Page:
If brand name matters to you, then you’ll want a company that has a good track record with its phone lineups. You’ll probably recognize a lot of the big-name manufacturers, including Samsung, LG, OnePlus, Google’s Pixel, and others.

How do you go about choosing a specific manufacturer, though? A good way to pick is how much bloatware you’re willing to put up with. Phones made by Samsung, for example, have their own user interface skin and often come with several apps you can’t disable. These still run Android, but have Samsung’s personal touch.

That personal touch can slightly (or majorly) alter the overall experience; you may get a different feel than stock Android, depending on the manufacturer you choose.

For a vanilla stock Android experience, you’ll want to look at the Google Pixel, Motorola, Blu, and older OnePlus lineups. Google’s Pixel devices, in particular, are also the first in line for major Android updates.

The custom layout for non-stock Android devices isn’t necessarily bad. They could enhance (or hinder) the overall experience for you. But if you decide that you don’t like the look of it,there are plenty of apps that can give you a closer-to-stock Android experience.

5. Performance

SIM card by phone

To pick an Android phone that best fits your lifestyle, you should look into a few key specifications: RAM, CPU, and storage.

The more RAM (Random Access Memory) a device has, the more apps it can run at once before having to remove some from memory.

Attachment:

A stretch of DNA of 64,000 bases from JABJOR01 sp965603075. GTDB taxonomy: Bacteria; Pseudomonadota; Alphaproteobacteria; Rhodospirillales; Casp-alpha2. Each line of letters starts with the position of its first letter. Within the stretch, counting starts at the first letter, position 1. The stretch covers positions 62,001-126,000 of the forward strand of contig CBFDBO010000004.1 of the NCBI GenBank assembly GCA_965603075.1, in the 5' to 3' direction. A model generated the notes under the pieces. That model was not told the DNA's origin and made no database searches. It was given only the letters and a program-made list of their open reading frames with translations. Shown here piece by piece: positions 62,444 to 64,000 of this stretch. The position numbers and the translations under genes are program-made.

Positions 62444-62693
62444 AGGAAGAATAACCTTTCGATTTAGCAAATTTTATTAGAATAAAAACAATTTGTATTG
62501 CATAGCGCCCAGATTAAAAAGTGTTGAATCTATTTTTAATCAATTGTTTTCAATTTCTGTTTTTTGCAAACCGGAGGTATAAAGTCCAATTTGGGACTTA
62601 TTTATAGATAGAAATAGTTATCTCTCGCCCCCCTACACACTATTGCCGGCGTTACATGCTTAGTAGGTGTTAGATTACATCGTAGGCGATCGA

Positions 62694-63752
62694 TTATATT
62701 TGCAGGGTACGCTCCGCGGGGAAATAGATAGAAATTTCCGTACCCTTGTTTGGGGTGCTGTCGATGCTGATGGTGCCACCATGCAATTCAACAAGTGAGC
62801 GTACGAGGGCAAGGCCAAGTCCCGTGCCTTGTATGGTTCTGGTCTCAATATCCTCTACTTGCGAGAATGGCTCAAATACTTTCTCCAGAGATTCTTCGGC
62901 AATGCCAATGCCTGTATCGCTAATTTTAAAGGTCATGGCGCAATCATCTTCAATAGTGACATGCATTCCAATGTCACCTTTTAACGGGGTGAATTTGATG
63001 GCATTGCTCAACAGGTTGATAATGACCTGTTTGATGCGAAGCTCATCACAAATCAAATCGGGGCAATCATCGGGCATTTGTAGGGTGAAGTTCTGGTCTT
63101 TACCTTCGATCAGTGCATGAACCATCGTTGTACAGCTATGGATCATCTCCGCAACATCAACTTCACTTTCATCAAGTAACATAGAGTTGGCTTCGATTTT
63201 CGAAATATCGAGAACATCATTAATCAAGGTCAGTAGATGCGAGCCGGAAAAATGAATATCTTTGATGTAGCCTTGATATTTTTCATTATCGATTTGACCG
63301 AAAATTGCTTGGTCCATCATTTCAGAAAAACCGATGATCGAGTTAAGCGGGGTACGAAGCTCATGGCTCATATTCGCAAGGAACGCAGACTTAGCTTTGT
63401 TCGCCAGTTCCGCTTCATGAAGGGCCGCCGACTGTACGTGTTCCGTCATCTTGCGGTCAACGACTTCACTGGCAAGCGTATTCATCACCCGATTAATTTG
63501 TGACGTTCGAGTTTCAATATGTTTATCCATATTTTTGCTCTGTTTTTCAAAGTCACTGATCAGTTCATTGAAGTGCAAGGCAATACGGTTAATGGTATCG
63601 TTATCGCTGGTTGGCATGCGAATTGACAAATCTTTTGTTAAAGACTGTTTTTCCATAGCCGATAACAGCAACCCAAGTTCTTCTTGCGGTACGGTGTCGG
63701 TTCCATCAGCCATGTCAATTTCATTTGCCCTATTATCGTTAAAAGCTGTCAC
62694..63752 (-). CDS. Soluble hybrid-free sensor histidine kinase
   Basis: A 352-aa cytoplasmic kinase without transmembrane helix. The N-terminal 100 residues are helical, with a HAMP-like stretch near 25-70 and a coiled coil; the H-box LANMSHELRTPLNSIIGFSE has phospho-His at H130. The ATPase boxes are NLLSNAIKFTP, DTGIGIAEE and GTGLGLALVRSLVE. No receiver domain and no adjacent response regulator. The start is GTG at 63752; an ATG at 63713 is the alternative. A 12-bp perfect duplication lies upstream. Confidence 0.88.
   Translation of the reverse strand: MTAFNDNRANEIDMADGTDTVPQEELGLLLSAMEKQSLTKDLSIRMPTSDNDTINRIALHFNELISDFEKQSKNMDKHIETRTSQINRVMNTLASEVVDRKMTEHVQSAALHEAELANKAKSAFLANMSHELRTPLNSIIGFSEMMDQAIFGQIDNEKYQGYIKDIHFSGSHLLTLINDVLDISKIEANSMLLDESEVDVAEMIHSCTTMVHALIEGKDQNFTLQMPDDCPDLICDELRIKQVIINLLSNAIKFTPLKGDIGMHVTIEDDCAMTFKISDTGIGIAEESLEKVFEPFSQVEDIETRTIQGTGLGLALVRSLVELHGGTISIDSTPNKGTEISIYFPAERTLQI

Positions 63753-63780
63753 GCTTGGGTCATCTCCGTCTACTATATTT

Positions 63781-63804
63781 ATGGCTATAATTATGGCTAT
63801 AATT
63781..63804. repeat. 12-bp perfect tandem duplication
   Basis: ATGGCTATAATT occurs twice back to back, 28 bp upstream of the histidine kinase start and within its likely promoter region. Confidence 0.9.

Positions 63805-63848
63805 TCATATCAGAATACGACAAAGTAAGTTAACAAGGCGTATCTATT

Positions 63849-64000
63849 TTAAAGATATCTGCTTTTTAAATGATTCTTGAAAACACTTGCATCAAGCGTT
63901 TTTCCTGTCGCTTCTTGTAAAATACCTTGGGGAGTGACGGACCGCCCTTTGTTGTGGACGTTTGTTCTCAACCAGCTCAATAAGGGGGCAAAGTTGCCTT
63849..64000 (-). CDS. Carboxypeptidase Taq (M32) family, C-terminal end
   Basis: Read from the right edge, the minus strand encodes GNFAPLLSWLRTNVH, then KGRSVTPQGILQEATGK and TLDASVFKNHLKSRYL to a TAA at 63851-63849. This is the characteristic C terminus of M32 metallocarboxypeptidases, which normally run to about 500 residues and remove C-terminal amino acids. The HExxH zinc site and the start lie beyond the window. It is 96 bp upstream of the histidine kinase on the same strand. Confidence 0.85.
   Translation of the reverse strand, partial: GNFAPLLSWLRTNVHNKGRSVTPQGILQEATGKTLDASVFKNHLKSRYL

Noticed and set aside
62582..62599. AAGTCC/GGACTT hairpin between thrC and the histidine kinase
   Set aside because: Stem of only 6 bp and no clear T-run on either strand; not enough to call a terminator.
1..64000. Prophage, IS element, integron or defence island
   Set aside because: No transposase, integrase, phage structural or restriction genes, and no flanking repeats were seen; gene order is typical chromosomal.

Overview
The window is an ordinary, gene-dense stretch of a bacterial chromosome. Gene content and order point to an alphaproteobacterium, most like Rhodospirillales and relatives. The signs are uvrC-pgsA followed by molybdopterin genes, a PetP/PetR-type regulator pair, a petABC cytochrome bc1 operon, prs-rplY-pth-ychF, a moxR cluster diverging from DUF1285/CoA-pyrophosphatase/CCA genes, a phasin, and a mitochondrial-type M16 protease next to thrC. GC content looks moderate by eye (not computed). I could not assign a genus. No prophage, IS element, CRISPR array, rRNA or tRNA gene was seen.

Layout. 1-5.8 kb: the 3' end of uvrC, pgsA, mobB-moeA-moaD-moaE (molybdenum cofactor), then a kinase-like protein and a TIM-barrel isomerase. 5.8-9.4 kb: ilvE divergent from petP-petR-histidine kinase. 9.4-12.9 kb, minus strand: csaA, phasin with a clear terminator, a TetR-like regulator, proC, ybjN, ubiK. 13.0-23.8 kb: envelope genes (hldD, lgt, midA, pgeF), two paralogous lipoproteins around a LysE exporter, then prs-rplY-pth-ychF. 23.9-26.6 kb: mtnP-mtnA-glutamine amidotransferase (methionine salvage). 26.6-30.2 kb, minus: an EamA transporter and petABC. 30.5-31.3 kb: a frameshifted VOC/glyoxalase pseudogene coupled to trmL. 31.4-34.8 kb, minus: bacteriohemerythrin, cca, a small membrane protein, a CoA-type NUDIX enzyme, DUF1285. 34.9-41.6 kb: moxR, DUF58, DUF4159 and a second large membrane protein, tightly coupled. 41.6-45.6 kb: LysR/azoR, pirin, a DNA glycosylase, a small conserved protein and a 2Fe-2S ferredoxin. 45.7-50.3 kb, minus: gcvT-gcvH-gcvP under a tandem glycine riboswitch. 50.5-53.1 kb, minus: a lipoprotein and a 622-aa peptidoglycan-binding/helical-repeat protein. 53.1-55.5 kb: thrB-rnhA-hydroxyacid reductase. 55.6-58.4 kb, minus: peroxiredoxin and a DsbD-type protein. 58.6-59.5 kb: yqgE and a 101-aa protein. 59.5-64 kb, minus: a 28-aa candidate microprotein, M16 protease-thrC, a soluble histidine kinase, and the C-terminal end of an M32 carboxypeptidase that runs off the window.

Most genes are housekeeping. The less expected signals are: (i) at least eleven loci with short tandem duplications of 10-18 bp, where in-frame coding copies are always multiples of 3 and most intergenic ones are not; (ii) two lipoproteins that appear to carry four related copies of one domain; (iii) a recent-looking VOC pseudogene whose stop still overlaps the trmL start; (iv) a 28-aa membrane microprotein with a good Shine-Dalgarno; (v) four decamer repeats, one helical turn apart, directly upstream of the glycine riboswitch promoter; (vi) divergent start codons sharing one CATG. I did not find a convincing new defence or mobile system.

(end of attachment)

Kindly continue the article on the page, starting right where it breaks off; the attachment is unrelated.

The CPU (or processor) is the brain of your device. The two main processors you’ll come across are Snapdragon and MediaTek, along with a number next to it. A higher number typically means better performance.

Storage is how much space your phone has for apps, music, photos, and other personal files. How much you need depends on your usage, but you should be careful not to buy a phone with too little storage. If you run dangerously low on space, your phone could run into performance problems. Plus, it’s no fun having to free up space on your device constantly.

Maybe your needs are minimal; all you need is to text, email, call, and do an occasional Google search. Entry-level phones handle these tasks with ease. You may infrequently encounter slower loading speeds with multiple browser tabs open, though, as these phones generally have low RAM.

Do you stream music, play light games, or watch YouTube a lot? Mid-range phones will probably work for you. The selection of mid-range Android devices is huge, and allow you to multitask with minimal lag.

6. Software Updates

Android Marshmallow

Staying up-to-date on the latest security patches and software updates is vital. Unfortunately, not many Android phones receive these updates for years to come.

Most will only receive one major update and some security patches. Others will get the newest version of Android soon after it comes to the the Pixel lineup (which sees them first).

Upper mid-range and higher categorized phones aremore likely to get the newest Android updates sooner. Mid-range and lower categorized phones may get very few major updates if any at all.

What’s the Best Android Option for Me?

All of these facts may make it difficult to narrow down your options. So here’s the gist of it all, in case you’re still not sure:

  • For the money-conscious buyer, entry-level to lower mid-range phones will keep your spending below $350.
  • For the average multitasker, mid-range and upper mid-range devices will handle your personal entertainment with ease.
  • For the power user, high-end devices will tackle almost any task you throw at them with no issue at all.

Once you’ve narrowed it down to a few options, pick the one that matches your personality the best. If possible, try using the phone in a store to get a feel for it before buying. In case this isn’t an option, watching some YouTube videos of the phone is a good way to confirm a device is good for you.